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Mexico was second deadliest country in 2016 surpassing Iraq and Afghanistan

May 10, 2017  |  Posted by: Francesca Falzarano
Mexico was second deadliest country in 2016 surpassing Iraq and Afghanistan

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Mexico was the second most violent country across the globe in 2016, but that surprising statistic never made international headlines.

As conflicts in the Middle East dominated the press agenda, Mexico’s drug wars took 23,000 lives in 2016 — next to Syria, where 50,000 people were killed as a result of the war.

“This is surprising, considering that the conflict deaths [in Mexico] are nearly all attributable to small arms,” John Chipman, the chief executive, and director-general of the International Institute for Strategic Studies (IISS), told CNN.

The IISS published its yearly survey of armed conflict on Tuesday.

“The wars in Iraq and Afghanistan claimed 17,000 and 16,000 lives in 2016, although in lethality were surpassed by conflicts in Mexico and Central America, which have received less attention,” Anastasia Voronkova, the editor of the survey, stated.

According to IISS, there were 17,000 conflict-related deaths south of the border in 2015 and 15,000 in 2014.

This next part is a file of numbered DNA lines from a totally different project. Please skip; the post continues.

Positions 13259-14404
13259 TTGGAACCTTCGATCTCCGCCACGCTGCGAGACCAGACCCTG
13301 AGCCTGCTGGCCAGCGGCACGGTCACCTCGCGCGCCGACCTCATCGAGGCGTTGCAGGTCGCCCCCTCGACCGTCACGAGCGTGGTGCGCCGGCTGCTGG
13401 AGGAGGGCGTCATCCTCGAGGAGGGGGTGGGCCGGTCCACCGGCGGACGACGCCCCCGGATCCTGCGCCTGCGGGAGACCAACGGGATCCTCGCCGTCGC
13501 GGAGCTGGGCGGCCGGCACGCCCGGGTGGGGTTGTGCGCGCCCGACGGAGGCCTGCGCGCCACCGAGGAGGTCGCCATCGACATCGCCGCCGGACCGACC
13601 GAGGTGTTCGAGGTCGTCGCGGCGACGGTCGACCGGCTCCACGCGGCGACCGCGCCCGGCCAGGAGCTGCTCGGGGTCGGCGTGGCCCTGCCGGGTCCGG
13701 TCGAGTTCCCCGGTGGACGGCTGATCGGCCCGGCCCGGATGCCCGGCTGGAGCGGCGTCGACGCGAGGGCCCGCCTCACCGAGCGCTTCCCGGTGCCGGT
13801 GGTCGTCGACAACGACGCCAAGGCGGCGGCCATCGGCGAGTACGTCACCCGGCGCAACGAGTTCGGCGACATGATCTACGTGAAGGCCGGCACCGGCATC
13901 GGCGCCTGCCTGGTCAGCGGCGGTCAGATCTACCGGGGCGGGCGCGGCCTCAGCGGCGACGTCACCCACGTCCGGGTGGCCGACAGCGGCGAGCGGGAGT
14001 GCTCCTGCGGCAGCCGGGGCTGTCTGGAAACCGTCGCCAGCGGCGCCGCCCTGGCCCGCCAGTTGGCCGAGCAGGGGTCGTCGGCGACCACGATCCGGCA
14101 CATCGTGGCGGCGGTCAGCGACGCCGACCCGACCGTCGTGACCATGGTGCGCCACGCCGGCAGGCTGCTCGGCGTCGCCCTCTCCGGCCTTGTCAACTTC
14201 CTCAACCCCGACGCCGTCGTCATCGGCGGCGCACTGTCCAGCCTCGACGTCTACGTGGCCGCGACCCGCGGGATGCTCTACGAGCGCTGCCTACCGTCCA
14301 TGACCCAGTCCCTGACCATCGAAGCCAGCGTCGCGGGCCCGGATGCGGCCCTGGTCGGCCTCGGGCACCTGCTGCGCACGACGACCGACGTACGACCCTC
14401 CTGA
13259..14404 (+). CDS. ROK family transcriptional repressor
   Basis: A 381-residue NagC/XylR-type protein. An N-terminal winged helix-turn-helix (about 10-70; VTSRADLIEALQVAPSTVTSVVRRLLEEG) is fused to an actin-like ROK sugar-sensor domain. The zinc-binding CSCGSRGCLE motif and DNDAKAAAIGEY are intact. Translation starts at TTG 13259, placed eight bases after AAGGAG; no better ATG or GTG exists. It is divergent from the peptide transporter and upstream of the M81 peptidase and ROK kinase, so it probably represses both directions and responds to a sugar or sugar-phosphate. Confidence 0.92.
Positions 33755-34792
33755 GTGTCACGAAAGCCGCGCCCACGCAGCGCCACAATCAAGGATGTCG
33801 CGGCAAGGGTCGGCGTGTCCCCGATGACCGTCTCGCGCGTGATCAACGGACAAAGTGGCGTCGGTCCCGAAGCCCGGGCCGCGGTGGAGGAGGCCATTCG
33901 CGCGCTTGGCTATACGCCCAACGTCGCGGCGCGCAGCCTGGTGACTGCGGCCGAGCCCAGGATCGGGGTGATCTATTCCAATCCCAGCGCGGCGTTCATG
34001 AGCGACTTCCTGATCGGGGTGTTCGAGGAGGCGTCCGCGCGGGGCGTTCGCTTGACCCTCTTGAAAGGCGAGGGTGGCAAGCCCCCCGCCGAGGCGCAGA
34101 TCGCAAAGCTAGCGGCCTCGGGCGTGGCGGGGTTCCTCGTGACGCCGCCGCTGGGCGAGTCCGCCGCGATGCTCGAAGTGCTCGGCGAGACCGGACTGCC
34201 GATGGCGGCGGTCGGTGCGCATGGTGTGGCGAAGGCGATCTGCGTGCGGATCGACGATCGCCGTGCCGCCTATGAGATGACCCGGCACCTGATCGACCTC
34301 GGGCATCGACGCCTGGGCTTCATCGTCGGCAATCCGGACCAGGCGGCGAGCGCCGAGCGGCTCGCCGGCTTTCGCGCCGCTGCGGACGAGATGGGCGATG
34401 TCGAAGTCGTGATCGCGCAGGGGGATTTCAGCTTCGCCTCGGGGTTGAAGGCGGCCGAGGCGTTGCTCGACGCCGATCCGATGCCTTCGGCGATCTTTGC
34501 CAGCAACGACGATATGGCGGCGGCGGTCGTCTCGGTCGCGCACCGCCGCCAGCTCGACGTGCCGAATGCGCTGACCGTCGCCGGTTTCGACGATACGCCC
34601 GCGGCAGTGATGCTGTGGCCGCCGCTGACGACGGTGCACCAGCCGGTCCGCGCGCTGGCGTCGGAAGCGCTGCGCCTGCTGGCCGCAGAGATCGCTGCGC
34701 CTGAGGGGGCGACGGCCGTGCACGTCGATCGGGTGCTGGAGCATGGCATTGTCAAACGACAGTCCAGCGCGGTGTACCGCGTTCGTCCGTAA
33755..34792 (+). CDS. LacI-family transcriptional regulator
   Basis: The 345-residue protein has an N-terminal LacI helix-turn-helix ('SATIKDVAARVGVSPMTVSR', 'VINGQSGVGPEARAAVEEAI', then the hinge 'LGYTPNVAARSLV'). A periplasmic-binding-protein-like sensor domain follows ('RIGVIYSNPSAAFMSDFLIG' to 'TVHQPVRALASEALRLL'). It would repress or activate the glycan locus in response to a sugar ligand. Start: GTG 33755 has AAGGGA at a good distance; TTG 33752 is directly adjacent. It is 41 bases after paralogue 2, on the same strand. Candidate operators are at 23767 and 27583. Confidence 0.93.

Voronkova indicated that the number of murders increased in 22 of Mexico’s 32 states in 2016 and the battles between cartels increased the violence.

“The largest rise in fatalities were in states that were battlegrounds for control between competing and fragmented cartels,” Voronkova added. “The violence grew worse as cartels expanded the reach of their campaigns, seeking to ‘cleanse’ areas of rivals to secure a monopoly on drug-trafficking routes and other assets.”

Drug organizations profit between $19 billion and $29 billion ever year from drug sales in the U.S.

Rivalries between the groups cause havoc on the lives of citizens who have nothing to do with the drug trade. Bystanders, people who declined to join cartels, migrants, reporters, and even government officials have all been murdered.

Damaso Lopez Nunez

Sinaloa Cartel boss Joaquin ‘El Chapo’ Guzman and his successor Damaso Lopez Nunez

Jacob Parakilas, the assistant head of the U.S. and the American Programme at the London-based Chatham House, said the lack of attention paid to Mexico in the media is because “it’s not a war in the political sense.”

“The participants don’t have a political objective. They’re not trying to create a breakaway state. It doesn’t come with the same visuals. There are no air strikes. Mexico is one of the most dangerous countries in the world to be a journalist. They are targeted in Mexico, which puts a dampener on the ability to report on it.”

In recent months, however, there have been significant captures related to the Mexican drug trade.

Damaso Lopez Nunez, a high-ranking leader of the Sinaloa drug cartel, was apprehended on May 2nd in Mexico City and is facing extradition to the U.S.

Lopez Nunez’ arrest occurred after the extradition of his predecessor Joaquin ‘El Chapo’  El Chapo’s   to the United States in January.

El Chapo is awaiting trial in New York on a 17 count indictment accusing him of heading a transnational criminal enterprise responsible for importing and dealing massive amounts of drugs and conspiring to kill rivals.

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